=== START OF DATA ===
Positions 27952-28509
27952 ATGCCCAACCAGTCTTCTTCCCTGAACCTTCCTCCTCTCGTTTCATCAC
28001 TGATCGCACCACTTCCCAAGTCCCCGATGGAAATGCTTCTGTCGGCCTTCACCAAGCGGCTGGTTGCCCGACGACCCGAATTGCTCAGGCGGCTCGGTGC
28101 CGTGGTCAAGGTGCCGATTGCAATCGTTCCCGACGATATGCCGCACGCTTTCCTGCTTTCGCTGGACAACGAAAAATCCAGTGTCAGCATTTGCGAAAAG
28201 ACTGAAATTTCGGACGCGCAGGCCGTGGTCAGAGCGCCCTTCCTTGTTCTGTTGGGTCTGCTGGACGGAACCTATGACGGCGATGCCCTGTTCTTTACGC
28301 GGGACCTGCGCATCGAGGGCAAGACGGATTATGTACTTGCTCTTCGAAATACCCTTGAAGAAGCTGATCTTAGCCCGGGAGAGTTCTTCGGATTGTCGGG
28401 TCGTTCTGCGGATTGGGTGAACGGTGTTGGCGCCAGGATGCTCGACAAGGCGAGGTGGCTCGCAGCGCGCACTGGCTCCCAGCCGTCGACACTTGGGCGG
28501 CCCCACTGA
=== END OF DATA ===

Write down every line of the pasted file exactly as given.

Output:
Positions 27952-28509
27952 ATGCCCAACCAGTCTTCTTCCCTGAACCTTCCTCCTCTCGTTTCATCAC
28001 TGATCGCACCACTTCCCAAGTCCCCGATGGAAATGCTTCTGTCGGCCTTCACCAAGCGGCTGGTTGCCCGACGACCCGAATTGCTCAGGCGGCTCGGTGC
28101 CGTGGTCAAGGTGCCGATTGCAATCGTTCCCGACGATATGCCGCACGCTTTCCTGCTTTCGCTGGACAACGAAAAATCCAGTGTCAGCATTTGCGAAAAG
28201 ACTGAAATTTCGGACGCGCAGGCCGTGGTCAGAGCGCCCTTCCTTGTTCTGTTGGGTCTGCTGGACGGAACCTATGACGGCGATGCCCTGTTCTTTACGC
28301 GGGACCTGCGCATCGAGGGCAAGACGGATTATGTACTTGCTCTTCGAAATACCCTTGAAGAAGCTGATCTTAGCCCGGGAGAGTTCTTCGGATTGTCGGG
28401 TCGTTCTGCGGATTGGGTGAACGGTGTTGGCGCCAGGATGCTCGACAAGGCGAGGTGGCTCGCAGCGCGCACTGGCTCCCAGCCGTCGACACTTGGGCGG
28501 CCCCACTGA